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Crime: Mentally Ill People

Volume 461: debated on Wednesday 20 June 2007

To ask the Minister of State, Ministry of Justice what support is offered to mentally ill people who commit crimes. (143448)

The range of support provided to mentally ill people who commit crimes is set out in the Offender Mental Health Care Pathway (Department of Health, 2005). This outlines best practice in stages from police custody and court appearances through to prison and pre-release arrangements with community mental health teams. Copies have been placed in the Library. It is also available on the Department of Health website at:

Under the Mental Health Act 1983 the courts have powers to assess mentally disordered offenders before sentencing and to divert them to receive specialist treatment in hospital rather than punishment. The police also have the power under the Act to remove a person who appears to be suffering from mental disorder to a place of safety. The Government plan to publish guidance this year to the NHS and partner agencies which supports the development of local diversion services by building on current best practice.

Beginning in 2003, and completing in April 2006, the national health service took over commissioning responsibility for all prison health services in public sector prisons. This was previously the responsibility of the Prison Service. One of the main reasons this transfer was made was to help ensure that prisoners had better access to mainstream health services.

Investment in prison mental health in-reach services has been steadily increasing, with nearly £20 million invested in these services each year since 2004-05, and 360 whole time equivalent staff employed—more than the initial commitment in the NHS Plan to create 300 posts. There are now teams in 102 prisons and their services are available to the entire prison estate.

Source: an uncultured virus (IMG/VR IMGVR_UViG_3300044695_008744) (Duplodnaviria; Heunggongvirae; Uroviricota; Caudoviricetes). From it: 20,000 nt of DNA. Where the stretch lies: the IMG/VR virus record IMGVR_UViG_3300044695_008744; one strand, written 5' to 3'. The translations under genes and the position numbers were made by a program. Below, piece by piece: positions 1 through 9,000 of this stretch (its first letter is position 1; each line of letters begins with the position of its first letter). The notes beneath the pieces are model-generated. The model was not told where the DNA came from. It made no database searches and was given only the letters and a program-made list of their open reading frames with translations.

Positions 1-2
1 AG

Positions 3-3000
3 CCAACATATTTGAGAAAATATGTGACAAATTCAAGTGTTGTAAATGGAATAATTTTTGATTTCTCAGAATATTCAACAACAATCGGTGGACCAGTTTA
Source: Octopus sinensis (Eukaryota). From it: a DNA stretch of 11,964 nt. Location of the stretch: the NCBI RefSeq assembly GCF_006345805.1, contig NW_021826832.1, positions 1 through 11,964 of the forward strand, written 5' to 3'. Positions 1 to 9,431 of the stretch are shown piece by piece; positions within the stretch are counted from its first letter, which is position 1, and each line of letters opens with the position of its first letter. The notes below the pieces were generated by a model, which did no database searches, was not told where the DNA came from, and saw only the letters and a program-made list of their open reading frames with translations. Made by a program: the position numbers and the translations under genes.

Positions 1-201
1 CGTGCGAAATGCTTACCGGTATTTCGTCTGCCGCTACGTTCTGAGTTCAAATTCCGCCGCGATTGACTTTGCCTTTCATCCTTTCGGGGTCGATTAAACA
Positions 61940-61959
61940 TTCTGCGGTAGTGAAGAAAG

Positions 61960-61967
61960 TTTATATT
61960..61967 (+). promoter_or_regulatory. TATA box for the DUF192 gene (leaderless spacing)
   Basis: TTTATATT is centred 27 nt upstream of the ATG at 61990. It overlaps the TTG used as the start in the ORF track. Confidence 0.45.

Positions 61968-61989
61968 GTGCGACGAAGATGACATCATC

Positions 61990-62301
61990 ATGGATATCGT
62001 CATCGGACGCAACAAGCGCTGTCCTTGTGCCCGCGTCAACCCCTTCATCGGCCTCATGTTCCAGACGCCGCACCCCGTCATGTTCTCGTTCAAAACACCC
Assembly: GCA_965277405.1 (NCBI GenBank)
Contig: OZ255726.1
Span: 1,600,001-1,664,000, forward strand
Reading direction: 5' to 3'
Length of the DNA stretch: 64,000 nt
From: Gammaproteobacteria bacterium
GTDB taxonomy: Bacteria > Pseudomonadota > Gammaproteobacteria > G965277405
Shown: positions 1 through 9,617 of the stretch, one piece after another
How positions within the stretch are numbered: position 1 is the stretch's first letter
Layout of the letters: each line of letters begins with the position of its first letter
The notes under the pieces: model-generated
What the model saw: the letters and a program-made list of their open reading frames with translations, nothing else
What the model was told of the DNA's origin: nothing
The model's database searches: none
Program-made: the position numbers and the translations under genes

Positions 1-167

People who are mentally too ill to remain in prison should be transferred to hospital. We have introduced tighter monitoring to identify prisoners waiting an unacceptably long period for transfer to hospital. A protocol was issued to prisons and primary care trusts in October 2005 setting out what must be done when a prisoner has been waiting for a hospital place for more than three months following acceptance by the national health service.

These measures have helped bring about positive results. In 2006, 33 per cent. more prisoners, with mental illness too severe for prison, were transferred to hospital than in 2002—up to 961 from 723. There has been a significant decrease in the number of people waiting over 12 weeks for a transfer—in the quarter ending March 2007, 40 prisoners were waiting, down from 51 in the same quarter in 2005.

The ACCT (Assessment, Care in Custody and teamwork) care planning process for prisoners in danger of self-harm or suicide has helped contribute to a reduction in the number of suicides in England and Wales. In 2006, these were down 14 per cent. —down to 67 cases, from 95 in 2004. This is the lowest figure since 1996.